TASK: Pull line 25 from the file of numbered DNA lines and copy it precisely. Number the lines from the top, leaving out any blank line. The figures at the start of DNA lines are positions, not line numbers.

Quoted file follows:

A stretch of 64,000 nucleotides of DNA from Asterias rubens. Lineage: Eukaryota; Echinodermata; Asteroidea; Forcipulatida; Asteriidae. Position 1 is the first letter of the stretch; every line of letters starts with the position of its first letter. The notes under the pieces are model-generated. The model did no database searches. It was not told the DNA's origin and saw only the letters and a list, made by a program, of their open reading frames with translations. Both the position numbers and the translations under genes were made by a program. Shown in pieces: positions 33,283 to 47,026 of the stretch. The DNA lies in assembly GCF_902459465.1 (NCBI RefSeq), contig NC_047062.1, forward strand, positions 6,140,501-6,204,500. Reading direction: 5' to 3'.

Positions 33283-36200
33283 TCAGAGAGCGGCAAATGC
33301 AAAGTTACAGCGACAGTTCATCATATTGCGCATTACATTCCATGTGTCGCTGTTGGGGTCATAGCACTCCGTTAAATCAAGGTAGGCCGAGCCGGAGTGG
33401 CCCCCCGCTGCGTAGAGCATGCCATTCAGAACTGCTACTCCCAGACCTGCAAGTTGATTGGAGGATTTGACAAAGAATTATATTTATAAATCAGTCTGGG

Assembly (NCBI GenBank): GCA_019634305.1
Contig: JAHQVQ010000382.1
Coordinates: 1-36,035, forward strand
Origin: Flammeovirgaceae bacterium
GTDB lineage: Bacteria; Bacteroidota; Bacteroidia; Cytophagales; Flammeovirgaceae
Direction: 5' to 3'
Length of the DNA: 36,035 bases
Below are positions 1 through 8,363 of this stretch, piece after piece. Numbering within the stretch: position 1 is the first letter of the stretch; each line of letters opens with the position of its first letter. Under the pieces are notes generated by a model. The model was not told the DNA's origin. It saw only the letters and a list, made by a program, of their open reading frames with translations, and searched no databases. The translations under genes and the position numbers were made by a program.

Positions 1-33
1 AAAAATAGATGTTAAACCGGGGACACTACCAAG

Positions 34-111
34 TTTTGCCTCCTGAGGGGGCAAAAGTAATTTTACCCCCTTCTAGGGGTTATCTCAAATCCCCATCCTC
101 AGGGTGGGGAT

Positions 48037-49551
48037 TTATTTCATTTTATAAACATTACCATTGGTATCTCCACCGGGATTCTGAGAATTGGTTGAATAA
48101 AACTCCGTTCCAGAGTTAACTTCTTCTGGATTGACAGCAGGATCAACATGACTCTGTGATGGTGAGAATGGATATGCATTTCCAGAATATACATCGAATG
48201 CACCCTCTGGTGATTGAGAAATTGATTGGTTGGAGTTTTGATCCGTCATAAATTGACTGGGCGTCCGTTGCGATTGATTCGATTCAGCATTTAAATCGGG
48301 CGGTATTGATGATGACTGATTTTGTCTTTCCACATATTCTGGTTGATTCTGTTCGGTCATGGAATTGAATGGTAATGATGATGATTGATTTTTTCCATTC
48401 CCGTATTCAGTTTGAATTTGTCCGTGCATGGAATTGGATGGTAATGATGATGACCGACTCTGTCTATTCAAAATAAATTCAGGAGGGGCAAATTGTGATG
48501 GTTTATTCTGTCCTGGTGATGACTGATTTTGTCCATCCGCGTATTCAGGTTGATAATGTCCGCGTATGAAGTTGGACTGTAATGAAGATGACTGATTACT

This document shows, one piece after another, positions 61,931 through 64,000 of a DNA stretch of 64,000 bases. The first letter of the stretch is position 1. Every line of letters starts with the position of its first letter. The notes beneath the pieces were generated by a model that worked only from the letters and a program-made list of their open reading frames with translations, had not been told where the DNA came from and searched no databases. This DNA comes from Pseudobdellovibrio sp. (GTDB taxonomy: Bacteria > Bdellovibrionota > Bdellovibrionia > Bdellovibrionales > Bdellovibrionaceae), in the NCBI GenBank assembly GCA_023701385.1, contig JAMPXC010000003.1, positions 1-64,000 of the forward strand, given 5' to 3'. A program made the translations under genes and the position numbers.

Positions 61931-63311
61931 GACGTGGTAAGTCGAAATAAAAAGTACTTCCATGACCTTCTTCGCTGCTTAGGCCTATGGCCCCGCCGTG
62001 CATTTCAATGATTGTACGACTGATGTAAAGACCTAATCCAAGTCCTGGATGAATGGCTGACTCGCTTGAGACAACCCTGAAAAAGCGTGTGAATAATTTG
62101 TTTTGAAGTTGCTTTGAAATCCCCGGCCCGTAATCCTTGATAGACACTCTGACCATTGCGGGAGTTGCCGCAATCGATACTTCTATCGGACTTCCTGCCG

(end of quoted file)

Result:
48501 GTTTATTCTGTCCTGGTGATGACTGATTTTGTCCATCCGCGTATTCAGGTTGATAATGTCCGCGTATGAAGTTGGACTGTAATGAAGATGACTGATTACT